NYT: In times of global shock people help each other, while the elite panic

Originally published at: https://boingboing.net/2020/03/12/nyt-in-times-of-global-shock.html


It’s natural to feel guilt when you’ve been doing something wrong and are about the pay the price.


I see that the term “elite” comes from the source, so it’s fair to use it, but I hate it. The term is being weaponized (by Michael Lind, among others) to mean an adjunct professor of History who makes maybe $45k, while the new definition would not include the non-college educated owner of a plumbing company who makes $150k or more. So it’s being disconnected from money and connected with education. This is just a few steps from the Khmer Orange taking everyone with glasses and putting them in camps.


See also: A Paradise Built in Hell, by Rebecca Solnit


that’s generally how populist anti-intellectualism movements work out.


Waitaminute–you mean society didn’t immediately devolve into cannibalism and warlords and fortified homesteads recycling their own urine for tinctures? I’ve got a bone to pick with a certain prepper subreddit.


Well, they can if they want to…


There was a comment at Dezeen bemoaning people’s response to Covid - “I always thought in times of crisis people would shine” - that stuck in my head.

We haven’t hit actual crisis yet though. We’re still in panic pre-crisis. In my experience people were generally kind after Hurricane Andrew and Hurricane Sandy. They were not so beforehand. I’m hoping we hit a turning point over the last day or so.


“You’ve got that eternal idiotic idea that if anarchy came it would come from the poor. Why should it? The poor have been rebels, but they have never been anarchists; they have more interest than anyone else in there being some decent government. The poor man really has a stake in the country. The rich man hasn’t; he can go away to New Guinea in a yacht. The poor have sometimes objected to being governed badly; the rich have always objected to being governed at all. Aristocrats were always anarchists”

–G.K. Chesterton, from The Man Who Was Thursday.


Some of that is projection, because the wealthy imagine that the poor are as unscrupulous as they are. But in actually, people’s behaviors are a bit more nuanced. People are often very generous to those that they perceive as “like them” and can be stingy, even violent to those that they regard as “Others.” Now different people draw line between those like them and others in different places. For some it is just themselves, then family then people in a kinship group, or neighbors, or class grouping or co-religionists, or in the same country, or race, or all of mankind. There seems to be some tendency for people to draw those lines ever smaller as the situation gets worse. So in the worst, most immediate situations, eg “The building is on fire and I can feel the flames on my back,” it tends to be every man for themselves. But in any crisis short of that, people will show tremendous self-sacrifice for at least a small subset of their fellow man. That is yet another reason for responding quickly to emergencies, when people are more willing to help others, even when that comes at a cost.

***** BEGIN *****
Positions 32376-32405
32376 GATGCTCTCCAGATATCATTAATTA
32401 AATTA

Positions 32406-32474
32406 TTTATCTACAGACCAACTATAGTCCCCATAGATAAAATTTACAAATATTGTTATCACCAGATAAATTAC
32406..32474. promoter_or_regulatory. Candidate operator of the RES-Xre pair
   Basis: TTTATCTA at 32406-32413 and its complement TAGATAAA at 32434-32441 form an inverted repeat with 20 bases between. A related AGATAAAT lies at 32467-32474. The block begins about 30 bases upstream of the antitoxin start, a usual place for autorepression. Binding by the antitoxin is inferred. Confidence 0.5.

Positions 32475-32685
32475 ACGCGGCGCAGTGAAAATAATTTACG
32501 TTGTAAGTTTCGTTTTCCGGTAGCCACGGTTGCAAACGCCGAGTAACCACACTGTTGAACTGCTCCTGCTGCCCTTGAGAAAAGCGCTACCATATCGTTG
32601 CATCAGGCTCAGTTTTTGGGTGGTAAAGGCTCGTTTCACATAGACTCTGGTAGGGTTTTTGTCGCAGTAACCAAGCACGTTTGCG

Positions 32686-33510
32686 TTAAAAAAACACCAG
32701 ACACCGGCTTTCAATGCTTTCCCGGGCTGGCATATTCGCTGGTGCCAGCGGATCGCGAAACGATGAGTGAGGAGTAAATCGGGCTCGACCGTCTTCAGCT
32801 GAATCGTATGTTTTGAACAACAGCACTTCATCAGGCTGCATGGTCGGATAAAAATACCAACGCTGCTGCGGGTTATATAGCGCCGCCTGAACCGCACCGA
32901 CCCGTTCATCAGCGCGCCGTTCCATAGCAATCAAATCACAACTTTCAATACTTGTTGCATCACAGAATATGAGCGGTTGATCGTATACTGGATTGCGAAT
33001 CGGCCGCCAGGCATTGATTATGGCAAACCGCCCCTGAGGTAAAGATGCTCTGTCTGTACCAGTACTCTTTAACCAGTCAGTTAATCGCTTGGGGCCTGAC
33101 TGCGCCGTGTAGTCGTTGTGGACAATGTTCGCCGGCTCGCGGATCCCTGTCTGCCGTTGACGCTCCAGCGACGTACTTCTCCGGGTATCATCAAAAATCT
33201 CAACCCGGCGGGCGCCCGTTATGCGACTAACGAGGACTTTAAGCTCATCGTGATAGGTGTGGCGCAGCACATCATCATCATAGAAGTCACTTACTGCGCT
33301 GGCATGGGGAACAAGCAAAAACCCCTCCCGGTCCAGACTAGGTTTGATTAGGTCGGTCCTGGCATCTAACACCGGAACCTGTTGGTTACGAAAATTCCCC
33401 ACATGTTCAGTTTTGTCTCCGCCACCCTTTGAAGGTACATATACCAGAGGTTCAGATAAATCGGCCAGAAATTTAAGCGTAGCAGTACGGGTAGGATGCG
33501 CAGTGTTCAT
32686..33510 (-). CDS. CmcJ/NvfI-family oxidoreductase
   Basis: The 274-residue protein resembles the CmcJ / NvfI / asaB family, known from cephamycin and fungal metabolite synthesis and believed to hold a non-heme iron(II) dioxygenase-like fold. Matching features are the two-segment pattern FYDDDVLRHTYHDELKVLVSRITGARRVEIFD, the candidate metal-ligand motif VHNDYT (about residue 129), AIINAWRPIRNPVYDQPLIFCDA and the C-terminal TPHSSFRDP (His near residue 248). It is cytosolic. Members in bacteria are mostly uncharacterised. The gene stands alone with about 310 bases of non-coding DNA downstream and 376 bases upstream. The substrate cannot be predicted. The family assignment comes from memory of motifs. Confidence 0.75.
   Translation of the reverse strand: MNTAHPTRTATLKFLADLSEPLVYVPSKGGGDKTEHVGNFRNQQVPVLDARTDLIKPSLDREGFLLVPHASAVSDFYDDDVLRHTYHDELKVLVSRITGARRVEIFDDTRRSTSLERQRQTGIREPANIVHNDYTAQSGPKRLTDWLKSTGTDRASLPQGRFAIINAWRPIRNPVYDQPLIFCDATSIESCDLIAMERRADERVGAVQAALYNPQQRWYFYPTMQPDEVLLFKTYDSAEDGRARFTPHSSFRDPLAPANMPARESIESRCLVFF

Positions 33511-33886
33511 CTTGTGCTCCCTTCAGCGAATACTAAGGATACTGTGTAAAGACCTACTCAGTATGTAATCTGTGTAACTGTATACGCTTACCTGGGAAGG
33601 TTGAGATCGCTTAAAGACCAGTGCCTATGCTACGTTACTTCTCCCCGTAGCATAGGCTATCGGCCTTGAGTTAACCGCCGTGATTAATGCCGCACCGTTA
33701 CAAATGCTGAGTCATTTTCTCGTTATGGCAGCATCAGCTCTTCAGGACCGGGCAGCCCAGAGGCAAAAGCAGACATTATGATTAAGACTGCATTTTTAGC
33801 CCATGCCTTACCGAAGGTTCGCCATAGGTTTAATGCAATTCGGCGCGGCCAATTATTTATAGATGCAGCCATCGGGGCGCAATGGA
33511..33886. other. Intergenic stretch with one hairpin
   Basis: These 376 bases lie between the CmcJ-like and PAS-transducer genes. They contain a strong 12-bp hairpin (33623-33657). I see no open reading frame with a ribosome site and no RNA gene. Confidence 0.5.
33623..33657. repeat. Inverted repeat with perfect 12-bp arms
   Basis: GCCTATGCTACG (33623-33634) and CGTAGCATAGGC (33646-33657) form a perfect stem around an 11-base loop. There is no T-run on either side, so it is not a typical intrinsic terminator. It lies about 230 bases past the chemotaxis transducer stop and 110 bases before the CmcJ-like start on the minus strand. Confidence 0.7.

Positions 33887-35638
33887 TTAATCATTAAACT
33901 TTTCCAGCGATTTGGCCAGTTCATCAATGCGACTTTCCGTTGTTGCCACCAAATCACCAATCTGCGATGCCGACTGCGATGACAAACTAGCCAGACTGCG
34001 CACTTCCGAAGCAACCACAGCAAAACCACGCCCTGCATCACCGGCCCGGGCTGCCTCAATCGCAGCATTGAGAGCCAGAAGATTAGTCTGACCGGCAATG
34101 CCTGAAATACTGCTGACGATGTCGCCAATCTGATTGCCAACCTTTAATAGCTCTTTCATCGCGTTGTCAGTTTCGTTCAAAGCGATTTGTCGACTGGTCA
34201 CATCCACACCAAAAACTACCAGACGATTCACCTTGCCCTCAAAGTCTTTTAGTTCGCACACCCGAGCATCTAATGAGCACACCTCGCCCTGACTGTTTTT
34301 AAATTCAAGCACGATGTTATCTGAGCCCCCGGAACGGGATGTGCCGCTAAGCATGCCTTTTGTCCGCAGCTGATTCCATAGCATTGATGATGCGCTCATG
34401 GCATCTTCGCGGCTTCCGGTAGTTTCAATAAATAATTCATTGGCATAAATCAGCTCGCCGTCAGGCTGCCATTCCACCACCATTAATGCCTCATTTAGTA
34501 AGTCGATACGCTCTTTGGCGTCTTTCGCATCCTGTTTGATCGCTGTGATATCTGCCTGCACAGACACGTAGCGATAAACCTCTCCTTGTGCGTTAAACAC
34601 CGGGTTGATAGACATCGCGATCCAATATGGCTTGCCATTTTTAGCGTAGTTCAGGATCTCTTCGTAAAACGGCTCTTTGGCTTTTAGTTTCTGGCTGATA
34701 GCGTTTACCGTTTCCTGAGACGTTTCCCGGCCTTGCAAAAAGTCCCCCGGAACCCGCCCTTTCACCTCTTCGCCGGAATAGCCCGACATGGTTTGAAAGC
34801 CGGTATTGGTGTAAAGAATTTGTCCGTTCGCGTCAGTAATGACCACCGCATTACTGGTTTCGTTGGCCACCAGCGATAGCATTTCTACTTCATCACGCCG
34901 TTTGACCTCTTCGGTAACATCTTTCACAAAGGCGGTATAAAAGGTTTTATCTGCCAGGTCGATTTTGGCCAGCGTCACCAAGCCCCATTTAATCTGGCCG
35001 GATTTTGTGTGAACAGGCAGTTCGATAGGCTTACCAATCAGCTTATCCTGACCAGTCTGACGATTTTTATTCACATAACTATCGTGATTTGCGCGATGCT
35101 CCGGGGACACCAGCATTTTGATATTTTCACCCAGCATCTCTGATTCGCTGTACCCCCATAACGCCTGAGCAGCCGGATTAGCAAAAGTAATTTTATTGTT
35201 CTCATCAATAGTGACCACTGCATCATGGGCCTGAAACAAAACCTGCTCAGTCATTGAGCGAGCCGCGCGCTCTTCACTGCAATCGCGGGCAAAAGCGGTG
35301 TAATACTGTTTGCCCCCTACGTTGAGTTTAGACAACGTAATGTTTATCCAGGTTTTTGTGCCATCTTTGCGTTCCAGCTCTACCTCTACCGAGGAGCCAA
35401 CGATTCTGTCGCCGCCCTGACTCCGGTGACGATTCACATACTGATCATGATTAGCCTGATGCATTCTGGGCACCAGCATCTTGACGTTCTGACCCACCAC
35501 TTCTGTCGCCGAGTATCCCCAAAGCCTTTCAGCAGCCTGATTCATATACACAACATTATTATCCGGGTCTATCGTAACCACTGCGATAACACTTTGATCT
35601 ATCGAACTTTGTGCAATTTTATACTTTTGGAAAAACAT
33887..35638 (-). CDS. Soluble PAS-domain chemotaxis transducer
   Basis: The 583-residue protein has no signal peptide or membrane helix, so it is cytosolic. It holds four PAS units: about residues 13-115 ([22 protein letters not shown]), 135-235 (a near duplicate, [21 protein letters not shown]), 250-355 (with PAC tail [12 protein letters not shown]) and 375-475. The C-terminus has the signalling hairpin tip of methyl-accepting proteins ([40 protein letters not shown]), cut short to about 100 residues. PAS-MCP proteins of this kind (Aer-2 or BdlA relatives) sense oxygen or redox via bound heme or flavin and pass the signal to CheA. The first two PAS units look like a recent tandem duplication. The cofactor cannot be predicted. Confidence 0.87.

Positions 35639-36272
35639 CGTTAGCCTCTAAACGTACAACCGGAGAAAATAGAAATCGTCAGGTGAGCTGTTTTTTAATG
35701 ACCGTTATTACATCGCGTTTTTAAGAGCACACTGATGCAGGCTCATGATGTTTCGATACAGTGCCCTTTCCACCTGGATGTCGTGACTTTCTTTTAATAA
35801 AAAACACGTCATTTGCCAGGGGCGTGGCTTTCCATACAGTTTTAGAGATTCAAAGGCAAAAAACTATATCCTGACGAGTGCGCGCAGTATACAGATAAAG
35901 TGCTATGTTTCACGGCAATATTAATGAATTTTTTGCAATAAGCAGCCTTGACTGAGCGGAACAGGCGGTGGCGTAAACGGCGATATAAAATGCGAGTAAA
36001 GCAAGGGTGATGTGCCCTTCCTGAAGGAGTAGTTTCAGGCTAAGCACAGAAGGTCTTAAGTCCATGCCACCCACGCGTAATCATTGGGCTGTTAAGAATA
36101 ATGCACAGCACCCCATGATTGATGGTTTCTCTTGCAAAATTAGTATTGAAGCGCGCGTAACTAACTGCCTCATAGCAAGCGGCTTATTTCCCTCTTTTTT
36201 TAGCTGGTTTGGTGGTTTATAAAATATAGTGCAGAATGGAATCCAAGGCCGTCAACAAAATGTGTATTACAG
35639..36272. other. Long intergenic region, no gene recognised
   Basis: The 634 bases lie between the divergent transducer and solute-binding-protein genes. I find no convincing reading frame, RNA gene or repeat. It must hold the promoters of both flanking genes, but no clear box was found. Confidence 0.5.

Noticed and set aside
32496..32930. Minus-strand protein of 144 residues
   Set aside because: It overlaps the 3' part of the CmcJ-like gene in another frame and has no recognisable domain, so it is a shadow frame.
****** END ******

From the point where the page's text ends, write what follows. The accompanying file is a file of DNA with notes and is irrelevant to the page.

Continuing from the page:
It would be interesting to know how much of the panic comes from the belief that people in general are like you; and will obviously engage in as much regulatory arbitrage as they can get away with if the situation is perturbed vs. how much comes from the belief that people in general are fundamentally unlike you; and will unleash the animalistic barbarism that has always marked their character but is usually suppressed by the security forces if given the chance.

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The panic we notice more often is when the wealthy get caught and publicly shamed:


Mr Rogers is always applicable. :+1:


The distance between the content of the article and the headline here is boingboingesque.

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Would be prudent then for the adjunct professor - or, for that matter, an illustrator, journalist, and co-owner of a collaborative weblog - to refrain from weaponizing the term.

Give it 30 days. According to CDC:

Mar. 7th:

  • Total cases: 164
  • Total deaths: 11
  • States reporting cases: 19

Mar. 9th:

  • Total cases: 423
  • Total deaths: 19
  • States reporting cases: 35

Mar. 10th:

  • Total cases: 647
  • Total deaths: 25
  • Jurisdictions reporting cases: 36

Mar. 11th:

  • Total cases: 938
  • Total deaths: 29
  • Jurisdictions reporting cases: 39

Mar. 12th:

  • Total cases: 1,215
  • Total deaths: 36
  • Jurisdictions reporting cases: 43

The term has traditionally had two meanings – those who excel at some domain (basketball’s elite players), and those who have money and power (a country’s elites; in past centuries it would have been aristocrats). Use of the term with those meanings is not “weaponizing” it. But those with power (i.e., actual, literal elites in the second sense) have been working hard over the last few years at disconnecting it from themselves and attaching to those they consider thorns in their sides; and calling on their surrogates to do so on right-wing chat TV, followed by calls to attack these newly-minted “elites”. In my opinion, that’s the weaponization.
There’s a comparable phenomenon recently with the use of the term “gated community”, as a place where Democrats lived. That seems to have gone away, I don’t know why. Maybe Jeff Sessions’ wife complained after he used that in a speech, since maybe he lives in one.


Funny, too: adjuncts are essentially gig workers: no bennies, no guarantee of classes term to term, etc.

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Considering how broken the US testing system is, I find these numbers highly suspect. FFS, South Korea processes something like 10k kits/day

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